16 17 18 20

II. ANALYSIS OF POSSIBLE VARIANTS OF POLITICAL SOLUTION TO THE KARABAKH CONFLICT …….………………………………................ 27 1. The international-legal aspects of the problem …………………………… 2. The possible schemes of principle for solution to the problem………………

27 33

1. The position of Azerbaijan ……………………………………………………. 2. The position of the Azeris of Nagorno Karabakh ……………………............. 3. The position of the authorities of Nagorno Karabakh………………………… 4. Nagorno Karabakh as part of Armenia ……………………………………… 5. More than autonomy but not a state ……..…………………………………… 6. Exchange of territories ………………………………………………………. 7. Associated state …………………………………………………………….. 8. The Cyprus model ……………………………………………………..…… 9. The “Chechen variant” and the “Prague Process”………………………….. 10. “Common State” …………………………………………………………… 11. “Transcaucasian Confederation” …………………………………………... 12. “The Paris principles” ………………………………………………………. 13. The principle of condominium (or the “Andorra variant”) …………………

33 34 34 35 36 39 40 43 43 46 48 50 50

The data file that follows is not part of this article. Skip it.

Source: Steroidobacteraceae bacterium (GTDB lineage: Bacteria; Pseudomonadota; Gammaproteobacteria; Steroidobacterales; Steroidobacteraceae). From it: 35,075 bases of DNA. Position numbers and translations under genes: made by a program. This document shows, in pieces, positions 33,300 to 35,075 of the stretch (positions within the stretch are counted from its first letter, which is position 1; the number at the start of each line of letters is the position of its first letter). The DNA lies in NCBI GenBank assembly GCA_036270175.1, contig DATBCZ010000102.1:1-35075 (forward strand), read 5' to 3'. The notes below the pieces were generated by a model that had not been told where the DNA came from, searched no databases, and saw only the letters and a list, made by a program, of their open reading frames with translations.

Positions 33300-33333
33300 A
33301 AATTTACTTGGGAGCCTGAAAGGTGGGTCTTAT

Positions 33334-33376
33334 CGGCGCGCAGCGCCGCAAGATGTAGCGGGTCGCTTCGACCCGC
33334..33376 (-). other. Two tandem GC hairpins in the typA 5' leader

III. METHODS (“TECHNOLOGIES”) FOR THE RESOLUTION OF THE KARABAKH CONFLICT …………………………………………………… 52 1. Military solution ………………………..……………………………… 2. “Package” solution ………………………………………………………. 3. Stage-by-stage solution ………………………………………………….. 4. “Backup plan” …………………………………………………………… 5. Integration approaches ………………………………………………….. 6. External coercion, or the “Dayton schemes” ………………………….. 7. “The Dartmouth Variant” ………………………………………………

52 52 53 55 56 57 58

IV. THE CONFLICT AND THE SOCIAL-POLITICAL ATMOSPHERE IN THE TWO COUNTRIES ………………………………………………………. 61 1. Armenia ………………………………………………………………….. 2. Nagorno Karabakh ……………………………………………………… 3. Azerbaijan ……………………………………………………………….. 4. Grassroots Diplomacy ……………………………………………………